And, whilst it is fair to say that False Coda aren’t really offering anything massively unique or ground breaking, what they do is of an extremely high quality and increasingly enjoyable as time goes on.

Photo credit: Pavlos Mavridis

Photo credit: Pavlos Mavridis

The opening track, ‘Throne Of Blood’ sets the tone for the album very nicely indeed. An almost oriental-sounding melody ushers in a vibrant up-tempo prog metal track, layered with synths, a great riff and a pounding rhythmic heart courtesy of Andreas Milios and Nick Pogkas. As the track calms down, in come the vocals from Stefanos Zafeiropolous and I’m a happy man as the delivery is very palatable indeed. As the intensity increases, there’s an increase in guitar chops and angry-sounding vocals as Zafeiropolous demonstrates he has an imposing bark to compliment his softer side. I return to that description of warmth, as the song then veers into vaguely jazzy territory, led by a keyboard solo and prominent bass work from Nick Pogkas. The central melody returns frequently, carrying the listener away on the crest of a memorable wave and as it comes to a close, I’m smiling from ear to ear. Have I have found a new progressive metal band to wax lyrical about?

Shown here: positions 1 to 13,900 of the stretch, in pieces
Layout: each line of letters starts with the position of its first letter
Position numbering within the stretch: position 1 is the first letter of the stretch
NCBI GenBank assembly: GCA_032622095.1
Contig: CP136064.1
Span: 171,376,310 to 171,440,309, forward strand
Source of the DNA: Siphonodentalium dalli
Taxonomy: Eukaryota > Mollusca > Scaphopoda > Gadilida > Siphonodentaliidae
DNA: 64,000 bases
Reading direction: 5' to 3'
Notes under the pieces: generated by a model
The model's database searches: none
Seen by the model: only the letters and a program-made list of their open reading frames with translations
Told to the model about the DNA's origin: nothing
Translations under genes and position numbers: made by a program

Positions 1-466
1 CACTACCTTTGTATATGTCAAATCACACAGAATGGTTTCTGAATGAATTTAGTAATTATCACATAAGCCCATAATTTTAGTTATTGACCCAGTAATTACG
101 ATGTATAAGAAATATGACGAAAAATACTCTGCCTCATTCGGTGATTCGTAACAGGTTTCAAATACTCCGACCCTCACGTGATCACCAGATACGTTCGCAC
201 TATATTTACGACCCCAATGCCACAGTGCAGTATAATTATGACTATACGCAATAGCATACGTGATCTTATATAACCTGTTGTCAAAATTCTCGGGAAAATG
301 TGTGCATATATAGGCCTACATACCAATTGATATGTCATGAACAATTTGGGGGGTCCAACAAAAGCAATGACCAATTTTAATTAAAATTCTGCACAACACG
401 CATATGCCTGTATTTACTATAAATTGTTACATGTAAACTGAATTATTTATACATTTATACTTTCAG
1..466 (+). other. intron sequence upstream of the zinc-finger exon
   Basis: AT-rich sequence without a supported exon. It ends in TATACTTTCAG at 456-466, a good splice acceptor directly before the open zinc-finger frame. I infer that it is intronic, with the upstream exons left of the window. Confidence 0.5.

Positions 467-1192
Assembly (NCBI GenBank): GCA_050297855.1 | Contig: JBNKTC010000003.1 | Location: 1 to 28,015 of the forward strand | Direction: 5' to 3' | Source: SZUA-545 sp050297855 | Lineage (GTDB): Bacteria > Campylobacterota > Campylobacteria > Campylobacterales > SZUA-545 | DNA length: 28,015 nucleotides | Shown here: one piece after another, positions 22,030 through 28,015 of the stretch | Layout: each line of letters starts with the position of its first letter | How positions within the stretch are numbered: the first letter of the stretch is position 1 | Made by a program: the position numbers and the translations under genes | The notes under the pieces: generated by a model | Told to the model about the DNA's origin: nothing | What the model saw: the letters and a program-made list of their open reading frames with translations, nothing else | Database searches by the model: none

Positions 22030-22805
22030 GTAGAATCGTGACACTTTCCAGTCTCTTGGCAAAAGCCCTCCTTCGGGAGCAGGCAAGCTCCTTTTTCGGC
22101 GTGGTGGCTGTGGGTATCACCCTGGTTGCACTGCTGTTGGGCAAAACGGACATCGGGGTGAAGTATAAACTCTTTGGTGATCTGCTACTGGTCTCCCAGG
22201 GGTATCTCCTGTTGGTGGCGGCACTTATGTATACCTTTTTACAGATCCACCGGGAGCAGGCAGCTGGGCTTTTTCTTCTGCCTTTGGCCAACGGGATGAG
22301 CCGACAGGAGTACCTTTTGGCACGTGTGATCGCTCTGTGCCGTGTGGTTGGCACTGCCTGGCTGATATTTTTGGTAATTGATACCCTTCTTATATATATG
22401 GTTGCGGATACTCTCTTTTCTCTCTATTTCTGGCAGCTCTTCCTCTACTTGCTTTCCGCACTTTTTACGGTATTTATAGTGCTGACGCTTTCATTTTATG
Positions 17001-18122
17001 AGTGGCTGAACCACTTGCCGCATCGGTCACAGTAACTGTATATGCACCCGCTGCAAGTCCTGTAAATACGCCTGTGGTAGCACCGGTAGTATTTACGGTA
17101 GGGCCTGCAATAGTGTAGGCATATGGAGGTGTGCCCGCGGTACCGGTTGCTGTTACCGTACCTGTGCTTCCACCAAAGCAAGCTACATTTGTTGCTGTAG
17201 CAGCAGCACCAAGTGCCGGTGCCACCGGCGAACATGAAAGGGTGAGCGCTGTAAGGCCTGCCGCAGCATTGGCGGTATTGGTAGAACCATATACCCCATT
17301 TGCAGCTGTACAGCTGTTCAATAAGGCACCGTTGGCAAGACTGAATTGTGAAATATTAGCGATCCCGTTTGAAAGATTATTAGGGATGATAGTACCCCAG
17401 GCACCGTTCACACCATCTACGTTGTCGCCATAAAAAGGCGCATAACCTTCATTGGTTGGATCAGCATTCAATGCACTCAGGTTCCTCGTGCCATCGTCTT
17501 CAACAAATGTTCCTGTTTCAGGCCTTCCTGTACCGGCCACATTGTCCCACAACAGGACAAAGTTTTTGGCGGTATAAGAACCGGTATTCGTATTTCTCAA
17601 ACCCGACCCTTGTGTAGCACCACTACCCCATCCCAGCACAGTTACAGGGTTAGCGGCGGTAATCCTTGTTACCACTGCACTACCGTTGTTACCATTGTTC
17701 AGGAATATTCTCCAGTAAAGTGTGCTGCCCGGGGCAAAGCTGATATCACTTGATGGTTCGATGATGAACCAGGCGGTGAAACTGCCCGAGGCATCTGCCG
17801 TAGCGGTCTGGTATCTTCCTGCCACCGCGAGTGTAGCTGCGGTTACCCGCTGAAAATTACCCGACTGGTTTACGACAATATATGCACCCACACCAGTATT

Indeed I have, as the positives keep on coming. ‘New Paradigm’ offers a much more hard rock-influenced delivery. Again, the keys of Lefteris Kapetanios are all over the track, adding a great depth to the music but there are moments of magic from every corner of the band it has to be said. Guitar and keyboard solos, funky slap bass, intricate drum work and interesting vocals all vie for the listener’s attention as the track unfolds.

The title track is one of the longer pieces on the album, extending beyond the eight-minute mark but it is worthy of its extended length as it weaves plenty of different ingredients into the aural recipe. It begins with a dark vibe and lots of bold instrumental embellishments. Zafeiropolous even lets forth a growl or two as the aggression mounts before giving way to a strong melodic chorus that gets lodged in my head. A couple of the heavier riffs verge on more modern djent territory but instead of grating on me, I find them to be a welcome change of pace.